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Monthly Editorial by Marc Mickelson
June 2004

Everyone's a Critic, Unfortunately

I met a woman a few years ago who told me in detail about the "all-time best movie." It has a big-name dramatic star in a role that allows him to be funny. It has lots of action, but it is touching, too. It even has a great performance by a non-human actor.

"Have you seen it?" she asked.

"No," I said. I lied, not wanting to fan the flames of this discussion.

The movie? Turner & Hooch.

Opinions are below cheap these days -- everybody has them, many of them, and expresses them freely. The Internet has given a voice to people, and their opinions, who would otherwise be silent. We all know someone who is deeply knowledgeable but a little quiet, shy. We want to draw that person out of his shell so he can not only let his very worthy voice be heard, but also help others by imparting what he knows.

This isn't what's happening on an immense scale on the Internet, and you only have to visit a few of the forums and chat sites that concern themselves with high-end audio to realize this. Here, opinion is mixed with conjecture and some useful advice to form a stew of words that's so thick you can't discern any of its ingredients easily. So those who frequent are treated to all manner of information, some of it valid, most of it not.

What this creates is a climate in which opinion is overvalued and often leads to faulty logic and a general decay of discourse. In "Politics and the English Language," George Orwell discussed how misuse of the English language ultimately leads to political conformity. He's lucky that he doesn't have to witness what's done to the our language and our ability to discern truth on the Internet. A friend of mine summed it up well: People confuse information with experience and knowledge.

"But so what?" I can imagine some of you saying. "People who frequent forums don't take everything they read seriously." I'm not so sure about that -- I am asked questions all the time that originate from a comment made by someone online -- but for the sake of this argument, I won't go there. What troubles me is how insidious the decline of critical thought is, making its way from those who don't claim to be critics to those who do.

As readers know, we publish measurements, darned good ones. I will argue that no publication in print or online publishes more accurate objective data. We know that some readers pay strict attention to our measurements, while others don't look at them at all. To each his own. We publish measurements along with our subjective critiques to give you more information about the products we review -- present you with objective facts and subjective impressions.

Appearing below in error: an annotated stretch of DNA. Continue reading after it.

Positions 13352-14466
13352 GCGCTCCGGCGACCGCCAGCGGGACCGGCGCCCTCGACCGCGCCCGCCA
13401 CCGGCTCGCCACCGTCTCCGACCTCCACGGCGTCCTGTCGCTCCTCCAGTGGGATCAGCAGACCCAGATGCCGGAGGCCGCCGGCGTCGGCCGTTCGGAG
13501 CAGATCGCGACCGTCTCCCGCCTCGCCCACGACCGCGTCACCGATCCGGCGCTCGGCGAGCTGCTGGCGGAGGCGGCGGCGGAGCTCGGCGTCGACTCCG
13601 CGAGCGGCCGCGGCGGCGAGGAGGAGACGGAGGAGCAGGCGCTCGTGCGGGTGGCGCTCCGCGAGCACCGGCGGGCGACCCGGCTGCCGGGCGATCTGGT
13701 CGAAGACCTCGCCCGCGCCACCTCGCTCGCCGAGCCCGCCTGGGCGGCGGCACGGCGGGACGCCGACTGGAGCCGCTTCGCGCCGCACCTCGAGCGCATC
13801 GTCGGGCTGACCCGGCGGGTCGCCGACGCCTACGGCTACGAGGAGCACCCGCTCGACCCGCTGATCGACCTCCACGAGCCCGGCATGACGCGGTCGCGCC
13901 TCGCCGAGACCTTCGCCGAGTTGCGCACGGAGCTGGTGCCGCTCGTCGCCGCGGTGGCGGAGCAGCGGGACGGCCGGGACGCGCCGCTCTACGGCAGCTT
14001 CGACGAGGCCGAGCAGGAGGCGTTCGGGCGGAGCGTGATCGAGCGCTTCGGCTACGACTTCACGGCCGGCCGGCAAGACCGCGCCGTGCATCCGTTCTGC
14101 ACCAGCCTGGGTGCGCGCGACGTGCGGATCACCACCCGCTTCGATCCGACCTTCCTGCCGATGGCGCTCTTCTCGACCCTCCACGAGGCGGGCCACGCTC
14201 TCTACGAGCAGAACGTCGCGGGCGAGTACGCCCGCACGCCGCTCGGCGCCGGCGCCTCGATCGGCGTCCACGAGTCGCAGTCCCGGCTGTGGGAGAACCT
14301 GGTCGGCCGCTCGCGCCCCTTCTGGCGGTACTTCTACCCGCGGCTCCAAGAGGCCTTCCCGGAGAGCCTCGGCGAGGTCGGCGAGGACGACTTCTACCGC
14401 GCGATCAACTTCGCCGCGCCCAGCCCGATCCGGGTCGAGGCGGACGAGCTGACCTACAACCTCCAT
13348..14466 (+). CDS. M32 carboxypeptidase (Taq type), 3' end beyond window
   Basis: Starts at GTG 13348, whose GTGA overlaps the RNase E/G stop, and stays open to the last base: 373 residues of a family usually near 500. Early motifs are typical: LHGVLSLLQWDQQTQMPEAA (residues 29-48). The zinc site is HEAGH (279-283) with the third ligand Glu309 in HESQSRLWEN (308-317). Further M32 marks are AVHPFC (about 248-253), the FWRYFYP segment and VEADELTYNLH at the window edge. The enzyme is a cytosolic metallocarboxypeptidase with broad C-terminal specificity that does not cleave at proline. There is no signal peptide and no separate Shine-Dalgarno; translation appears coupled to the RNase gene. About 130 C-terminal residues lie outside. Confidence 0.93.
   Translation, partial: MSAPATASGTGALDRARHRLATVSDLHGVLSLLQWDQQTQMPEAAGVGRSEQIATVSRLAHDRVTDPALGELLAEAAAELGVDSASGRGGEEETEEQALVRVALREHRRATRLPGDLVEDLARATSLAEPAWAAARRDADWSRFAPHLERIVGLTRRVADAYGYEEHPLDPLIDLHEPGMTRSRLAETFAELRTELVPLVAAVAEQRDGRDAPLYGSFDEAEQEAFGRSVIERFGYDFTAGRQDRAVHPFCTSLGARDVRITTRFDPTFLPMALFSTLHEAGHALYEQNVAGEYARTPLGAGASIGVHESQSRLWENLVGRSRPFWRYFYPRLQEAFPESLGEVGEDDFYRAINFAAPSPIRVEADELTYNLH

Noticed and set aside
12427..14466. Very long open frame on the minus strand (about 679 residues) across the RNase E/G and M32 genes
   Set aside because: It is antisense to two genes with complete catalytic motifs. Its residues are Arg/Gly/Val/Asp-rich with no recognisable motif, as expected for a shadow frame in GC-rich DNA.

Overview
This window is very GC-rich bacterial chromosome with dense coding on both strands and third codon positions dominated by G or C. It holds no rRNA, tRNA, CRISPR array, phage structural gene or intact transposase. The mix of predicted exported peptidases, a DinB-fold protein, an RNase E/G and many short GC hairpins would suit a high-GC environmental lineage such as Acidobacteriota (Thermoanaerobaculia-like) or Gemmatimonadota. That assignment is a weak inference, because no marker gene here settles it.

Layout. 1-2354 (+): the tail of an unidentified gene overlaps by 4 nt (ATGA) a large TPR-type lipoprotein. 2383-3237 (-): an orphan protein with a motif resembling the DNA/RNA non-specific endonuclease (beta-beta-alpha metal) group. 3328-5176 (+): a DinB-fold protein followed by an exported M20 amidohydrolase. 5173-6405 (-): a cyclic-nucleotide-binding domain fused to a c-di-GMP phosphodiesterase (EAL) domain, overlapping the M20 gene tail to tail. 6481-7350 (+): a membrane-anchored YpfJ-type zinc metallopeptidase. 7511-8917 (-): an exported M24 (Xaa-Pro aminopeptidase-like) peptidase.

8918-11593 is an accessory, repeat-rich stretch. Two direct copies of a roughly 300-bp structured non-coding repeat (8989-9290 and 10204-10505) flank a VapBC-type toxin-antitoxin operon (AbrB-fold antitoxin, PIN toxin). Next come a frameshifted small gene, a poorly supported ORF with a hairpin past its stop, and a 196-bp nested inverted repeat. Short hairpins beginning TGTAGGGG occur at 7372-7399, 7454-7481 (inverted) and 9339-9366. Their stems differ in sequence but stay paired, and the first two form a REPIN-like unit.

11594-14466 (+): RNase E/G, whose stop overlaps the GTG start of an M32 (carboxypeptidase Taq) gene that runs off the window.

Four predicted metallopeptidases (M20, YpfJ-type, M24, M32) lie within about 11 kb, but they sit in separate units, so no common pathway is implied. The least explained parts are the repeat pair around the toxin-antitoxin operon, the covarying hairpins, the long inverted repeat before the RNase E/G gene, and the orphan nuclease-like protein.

In such a climate, the reviews we produce are comprehensive enough to convey a deep understanding of the products under review. Even in the case of products that we don't measure, I am confident that our reviews, and our reviewers, are informed by the measurement process, its implied rigor, as they form their impressions and do their writing.

But then I'll read a review published elsewhere. Here, a speaker we measured, which shows, for example, a nearly 10dB dip in the midrange, is described as "sounding very pleasing" or some such euphemism for "I, the reviewer, liked what I heard, even with its deficiencies." I could accept this second statement, which is far more honest and telling than the first, but it's the first that prevails in the review, primarily because a climate of opinion exists, and deficiencies (a 10dB midrange dip is more than a deficiency for a loudspeaker) are a matter of opinion, even if their existence is proven. Orwell argued that "The great enemy of clear language is insincerity." I would argue that today the enemy is unrestrained opinion. One very low point recently brought to my attention is a review in which the writer cites the woofers in his reference speakers as evidence that he knows what a certain very low bass frequency sounds like. No explanation needed here.

I am loath to echo the platitude that reviews should only be a starting point in your search for fine audio equipment when I know that some of them belong in the Windows Recycle Bin. Others are truly useful, however, and these are the ones we should all seek out, not only for what they tell us about the products under consideration, but also for what they teach us about how to think.

I hope that just as Tom Hanks progressed from Turner & Hooch to his Oscar-winning roles, these dark days for reason and discourse will lead to something better. If you've read "Politics and the English Language," you know that the alternative is truly frightening.

...Marc Mickelson
editor@soundstage.com


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